Cultural Tensions in Hebrew Palestine (1882–1926)
Utilizing these four main concepts, Yair Seltenreich analyzes the general European frameworks of secularism. His studies illuminate secularist features within European Jewry and its subsequent translation into the Zionist movement and the Eretz-Israeli arena. Lastly, he examines the specific struggles between religious and secularist teachers in Galilee, where the culmination of tensions and of emotional expression allows a deeper understanding of secularism as a cultural issue.
Chapter Six: Secularists and religious in Yishuv society
Secularists and religious in Yishuv society
Cultural contestations between secularists and religious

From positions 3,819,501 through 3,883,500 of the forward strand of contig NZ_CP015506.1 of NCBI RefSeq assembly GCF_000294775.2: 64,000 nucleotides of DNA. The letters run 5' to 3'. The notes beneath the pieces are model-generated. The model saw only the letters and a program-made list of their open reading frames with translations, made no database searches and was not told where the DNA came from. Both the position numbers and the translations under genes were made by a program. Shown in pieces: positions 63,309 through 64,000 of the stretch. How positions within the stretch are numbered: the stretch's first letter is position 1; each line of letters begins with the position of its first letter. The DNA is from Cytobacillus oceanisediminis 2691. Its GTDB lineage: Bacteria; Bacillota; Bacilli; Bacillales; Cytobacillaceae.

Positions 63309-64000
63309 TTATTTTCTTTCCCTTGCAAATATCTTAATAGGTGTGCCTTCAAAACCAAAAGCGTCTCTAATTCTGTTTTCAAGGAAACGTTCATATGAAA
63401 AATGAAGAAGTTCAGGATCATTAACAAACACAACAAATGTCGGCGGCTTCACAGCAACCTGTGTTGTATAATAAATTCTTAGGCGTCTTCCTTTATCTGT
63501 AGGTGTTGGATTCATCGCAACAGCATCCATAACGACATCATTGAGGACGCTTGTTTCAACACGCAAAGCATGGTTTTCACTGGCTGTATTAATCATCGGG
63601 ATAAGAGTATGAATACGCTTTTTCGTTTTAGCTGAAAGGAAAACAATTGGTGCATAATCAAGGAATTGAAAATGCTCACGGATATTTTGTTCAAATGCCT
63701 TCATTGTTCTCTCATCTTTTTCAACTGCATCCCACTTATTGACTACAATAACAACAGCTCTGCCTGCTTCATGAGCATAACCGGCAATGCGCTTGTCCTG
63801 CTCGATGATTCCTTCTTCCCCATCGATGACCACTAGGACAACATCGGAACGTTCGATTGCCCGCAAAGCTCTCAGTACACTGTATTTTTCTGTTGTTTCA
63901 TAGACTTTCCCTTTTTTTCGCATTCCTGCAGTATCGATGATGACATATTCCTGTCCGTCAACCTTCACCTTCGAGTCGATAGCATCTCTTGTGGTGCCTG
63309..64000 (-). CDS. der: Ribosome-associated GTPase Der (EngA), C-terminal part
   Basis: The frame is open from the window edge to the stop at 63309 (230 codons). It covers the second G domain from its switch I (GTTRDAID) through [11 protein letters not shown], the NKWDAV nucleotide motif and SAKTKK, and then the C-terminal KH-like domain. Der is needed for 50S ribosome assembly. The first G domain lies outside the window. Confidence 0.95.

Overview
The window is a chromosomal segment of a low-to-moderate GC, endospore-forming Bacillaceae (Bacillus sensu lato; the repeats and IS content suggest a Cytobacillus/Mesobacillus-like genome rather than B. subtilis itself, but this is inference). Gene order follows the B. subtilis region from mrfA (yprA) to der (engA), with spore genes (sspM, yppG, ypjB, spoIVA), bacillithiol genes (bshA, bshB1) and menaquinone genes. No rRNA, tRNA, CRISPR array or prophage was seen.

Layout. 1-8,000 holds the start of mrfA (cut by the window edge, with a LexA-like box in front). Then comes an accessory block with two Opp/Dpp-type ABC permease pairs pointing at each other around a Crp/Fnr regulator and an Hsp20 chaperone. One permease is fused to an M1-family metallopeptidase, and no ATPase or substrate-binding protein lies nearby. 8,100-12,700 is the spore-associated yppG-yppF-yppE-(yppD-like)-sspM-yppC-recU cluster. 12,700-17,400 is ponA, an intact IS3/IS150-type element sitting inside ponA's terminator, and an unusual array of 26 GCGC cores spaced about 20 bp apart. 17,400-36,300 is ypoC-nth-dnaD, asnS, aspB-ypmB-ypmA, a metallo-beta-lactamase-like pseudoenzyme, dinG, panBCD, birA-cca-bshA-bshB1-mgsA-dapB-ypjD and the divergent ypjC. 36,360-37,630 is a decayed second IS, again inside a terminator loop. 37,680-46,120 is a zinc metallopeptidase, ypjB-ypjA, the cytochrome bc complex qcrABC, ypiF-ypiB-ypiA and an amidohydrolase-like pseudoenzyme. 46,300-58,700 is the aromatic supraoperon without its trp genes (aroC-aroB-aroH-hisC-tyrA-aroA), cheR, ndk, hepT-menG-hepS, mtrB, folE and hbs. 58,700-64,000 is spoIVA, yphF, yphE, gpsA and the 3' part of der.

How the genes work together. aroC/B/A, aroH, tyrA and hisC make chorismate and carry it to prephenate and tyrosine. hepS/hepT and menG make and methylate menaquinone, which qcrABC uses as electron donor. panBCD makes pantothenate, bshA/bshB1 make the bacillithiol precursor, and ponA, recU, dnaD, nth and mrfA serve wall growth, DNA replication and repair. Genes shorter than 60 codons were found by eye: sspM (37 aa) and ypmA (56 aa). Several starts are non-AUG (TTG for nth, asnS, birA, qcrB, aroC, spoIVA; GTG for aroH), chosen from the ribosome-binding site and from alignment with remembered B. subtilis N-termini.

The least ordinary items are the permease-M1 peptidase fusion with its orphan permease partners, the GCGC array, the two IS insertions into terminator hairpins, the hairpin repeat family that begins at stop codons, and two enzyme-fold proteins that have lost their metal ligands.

The measure of openness, understanding and empathy that secularists and religious felt towards each other constitutes a basic issue for analyzing the nature and dynamics of encounters between the sides. Three preliminary remarks are needed here. The first is about the parties concerned, which in fact were three and not two, as a clear distinction existed between religious Zionists and the orthodox. This first group, as was already discussed in chapter 4, sought to reform Zionism from within and bring it back to traditional creeds. As a consequence religious Zionism was viewed suspiciously by orthodox and secular Zionists alike. Secular Zionists and orthodox held opposite positions concerning the objective of Judaism in the twentieth century. For the orthodox the ultimate goal was the preservation of unquestioned religious predominant guidance in matters of creed and belief, while the Zionists the goal was the establishment of a free Jewish national state. The orthodox goal was unique in its essence while Zionists struggled also for secondary aims which evolved from the nationalist idea, concerning the future spiritual and social shape of the Jewish state. So, while the orthodox logic easily turned its thoughts from the national issue, secularists could not have remained indifferent to the place and the character Jewish religion would occupy in the future nation. That situation has determined the impossible role of religious Zionism. While ← 103 | 104 → orthodoxy tended to...
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